Bringing Peace (Circles) to (Design) Practice, Revisited

Derived from aboriginal and native traditions, circles bring people together

Dave Pabellon
Assistant Professor
Columbia College Chicago

This presentation explores the use of peace circles in graphic design curricula as a pedagogical framework to conduct a graphic design seminar (F’19) and a graphic design studio course (F’21), both with an exhibition design component that involved student design contributions. 

Derived from aboriginal and native traditions, circles bring people together in a way that creates respect, intimacy, goodwill, belonging, generosity, mutuality, and reciprocity. Two groups have made profound contributions to practices in the field – the First Nations people of Canada, and the Maori of New Zealand, by using peace circles as a means to manage conflict resolution in their communities as an alternative to the retributive criminal justice system practiced in the United States. In an academic setting, peace circles in the classroom become a tool to level the faculty-to-student power dynamic by creating a non-hierarchal environment. By doing so, greater participant engagement is achieved by welcoming the sharing of human experiences, positive and negative, without judgment. Over time trust is built to transform the studio into a safe space of understanding and learning by stressing empathy and the power of active listening.   Examples of circle practice, as a community-building tool from peer institutions such as Dominican University (IL), non-profit sectors like  Precious Blood Ministries of Reconciliation, and community-based arts organizations like Prison + Neighborhood Arts Project will be referenced.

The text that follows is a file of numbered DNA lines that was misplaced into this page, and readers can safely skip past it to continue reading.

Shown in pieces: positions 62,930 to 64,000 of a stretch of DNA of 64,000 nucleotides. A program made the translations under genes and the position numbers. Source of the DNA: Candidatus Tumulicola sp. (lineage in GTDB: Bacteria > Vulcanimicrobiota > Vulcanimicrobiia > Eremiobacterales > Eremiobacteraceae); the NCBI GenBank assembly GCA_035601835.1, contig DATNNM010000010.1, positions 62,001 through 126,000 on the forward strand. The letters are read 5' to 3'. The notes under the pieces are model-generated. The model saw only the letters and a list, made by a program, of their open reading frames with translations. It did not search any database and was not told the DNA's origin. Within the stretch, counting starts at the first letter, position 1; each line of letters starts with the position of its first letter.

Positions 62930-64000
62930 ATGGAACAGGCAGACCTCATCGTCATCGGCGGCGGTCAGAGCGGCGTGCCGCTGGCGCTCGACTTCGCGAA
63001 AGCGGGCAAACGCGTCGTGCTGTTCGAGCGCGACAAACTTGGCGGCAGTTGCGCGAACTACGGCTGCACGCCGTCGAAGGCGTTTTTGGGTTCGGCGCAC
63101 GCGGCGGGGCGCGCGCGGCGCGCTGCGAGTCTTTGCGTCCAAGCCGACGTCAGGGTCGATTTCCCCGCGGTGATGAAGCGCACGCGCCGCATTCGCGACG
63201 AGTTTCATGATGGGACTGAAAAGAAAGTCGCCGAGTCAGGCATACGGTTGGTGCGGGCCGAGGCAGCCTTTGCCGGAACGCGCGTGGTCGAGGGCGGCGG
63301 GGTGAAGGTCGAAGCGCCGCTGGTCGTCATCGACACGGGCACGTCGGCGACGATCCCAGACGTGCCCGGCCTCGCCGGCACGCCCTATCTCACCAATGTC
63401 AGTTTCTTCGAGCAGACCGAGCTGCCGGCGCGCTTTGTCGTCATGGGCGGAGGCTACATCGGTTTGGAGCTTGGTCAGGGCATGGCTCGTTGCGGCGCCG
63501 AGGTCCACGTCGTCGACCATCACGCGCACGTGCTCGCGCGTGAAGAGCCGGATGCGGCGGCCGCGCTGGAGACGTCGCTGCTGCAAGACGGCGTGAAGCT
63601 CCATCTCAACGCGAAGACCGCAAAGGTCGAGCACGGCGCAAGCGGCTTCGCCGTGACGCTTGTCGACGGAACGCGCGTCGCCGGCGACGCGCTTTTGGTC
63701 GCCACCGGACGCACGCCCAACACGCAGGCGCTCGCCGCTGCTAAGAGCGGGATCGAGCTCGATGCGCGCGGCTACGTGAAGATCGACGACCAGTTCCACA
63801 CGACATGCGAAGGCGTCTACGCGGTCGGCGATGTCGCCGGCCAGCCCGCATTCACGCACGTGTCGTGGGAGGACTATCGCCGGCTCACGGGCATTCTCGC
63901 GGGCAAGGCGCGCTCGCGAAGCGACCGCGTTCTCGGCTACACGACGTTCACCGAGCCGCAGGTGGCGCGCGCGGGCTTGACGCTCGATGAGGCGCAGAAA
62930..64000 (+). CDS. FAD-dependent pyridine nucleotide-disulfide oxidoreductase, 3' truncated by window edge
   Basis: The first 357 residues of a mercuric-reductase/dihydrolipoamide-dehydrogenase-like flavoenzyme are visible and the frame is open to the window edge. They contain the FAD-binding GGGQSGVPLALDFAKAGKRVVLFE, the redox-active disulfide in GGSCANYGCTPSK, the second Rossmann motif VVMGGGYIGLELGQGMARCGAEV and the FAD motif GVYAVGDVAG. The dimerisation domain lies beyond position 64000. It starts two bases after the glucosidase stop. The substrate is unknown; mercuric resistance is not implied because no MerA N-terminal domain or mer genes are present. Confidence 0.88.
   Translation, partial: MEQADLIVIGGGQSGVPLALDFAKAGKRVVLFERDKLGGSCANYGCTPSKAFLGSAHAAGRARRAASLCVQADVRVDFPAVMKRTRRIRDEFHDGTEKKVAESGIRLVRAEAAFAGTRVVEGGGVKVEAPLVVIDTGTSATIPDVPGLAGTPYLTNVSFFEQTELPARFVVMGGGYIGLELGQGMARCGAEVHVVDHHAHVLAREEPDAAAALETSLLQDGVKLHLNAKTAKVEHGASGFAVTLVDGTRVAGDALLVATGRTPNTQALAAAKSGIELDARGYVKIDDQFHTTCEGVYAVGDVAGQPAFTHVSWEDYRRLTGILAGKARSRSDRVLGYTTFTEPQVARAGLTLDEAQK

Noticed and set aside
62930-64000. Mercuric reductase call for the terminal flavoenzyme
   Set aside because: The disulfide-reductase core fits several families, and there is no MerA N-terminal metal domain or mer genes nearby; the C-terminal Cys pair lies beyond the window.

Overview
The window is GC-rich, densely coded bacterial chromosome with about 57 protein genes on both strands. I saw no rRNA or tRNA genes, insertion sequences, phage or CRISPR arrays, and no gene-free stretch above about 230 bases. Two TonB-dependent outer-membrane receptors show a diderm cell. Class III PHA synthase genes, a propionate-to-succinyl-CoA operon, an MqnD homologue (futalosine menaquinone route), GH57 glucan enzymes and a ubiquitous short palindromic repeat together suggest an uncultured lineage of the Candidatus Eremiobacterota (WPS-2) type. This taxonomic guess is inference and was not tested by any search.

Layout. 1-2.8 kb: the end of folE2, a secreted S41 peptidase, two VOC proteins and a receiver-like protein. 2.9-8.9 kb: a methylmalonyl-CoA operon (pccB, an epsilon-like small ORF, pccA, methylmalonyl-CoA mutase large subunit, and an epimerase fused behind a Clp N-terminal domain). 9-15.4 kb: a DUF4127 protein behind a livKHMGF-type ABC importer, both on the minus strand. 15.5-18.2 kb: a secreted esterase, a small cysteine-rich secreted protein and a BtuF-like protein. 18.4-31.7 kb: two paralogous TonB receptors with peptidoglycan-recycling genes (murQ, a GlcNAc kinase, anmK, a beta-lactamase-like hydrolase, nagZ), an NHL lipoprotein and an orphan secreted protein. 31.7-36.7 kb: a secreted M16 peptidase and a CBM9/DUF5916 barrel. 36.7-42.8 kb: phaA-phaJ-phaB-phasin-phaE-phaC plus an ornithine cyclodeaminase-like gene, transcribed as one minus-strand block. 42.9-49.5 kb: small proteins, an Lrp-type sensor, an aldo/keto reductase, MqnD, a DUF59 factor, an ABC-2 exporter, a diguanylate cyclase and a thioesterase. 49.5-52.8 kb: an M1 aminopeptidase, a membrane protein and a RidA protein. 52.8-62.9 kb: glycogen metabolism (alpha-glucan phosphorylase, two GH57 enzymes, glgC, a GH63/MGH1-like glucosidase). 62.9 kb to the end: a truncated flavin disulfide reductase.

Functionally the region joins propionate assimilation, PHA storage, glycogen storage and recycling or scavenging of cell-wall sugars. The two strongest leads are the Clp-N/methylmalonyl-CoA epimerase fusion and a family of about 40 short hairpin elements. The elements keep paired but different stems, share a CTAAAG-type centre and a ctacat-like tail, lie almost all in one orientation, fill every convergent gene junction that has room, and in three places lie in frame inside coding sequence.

In the 2019 course, students from the Hispanic Serving Institution (HSI) learned about the injustices of long-term prison sentencing in the state of Illinois by digesting assigned texts, visual responses in the form of exhibition artwork produced by the incarcerated, and films related to the subject. Circles, lead by formerly incarcerated circle keepers and BIPOC faculty, became the purposefully slow-paced, self-reflective format of discussion and interpretation of the media mentioned above. Peace circles were also used in the planning and refinement processes of new work that was included in the closing exhibition. This presentation argues for the use of peace circles to encourage deeper human-centered relationships with students by supporting discussion, discourse, and critical thought through self-reflection and immersive storytelling. Using the exit interviews supplied by the students a comparison analysis is shared showing the impact peace circles have when utilized in a design studio environment. 

This research was presented at the Design Incubation Colloquium 8.2: Annual CAA Conference on Thursday, March 3, 2022.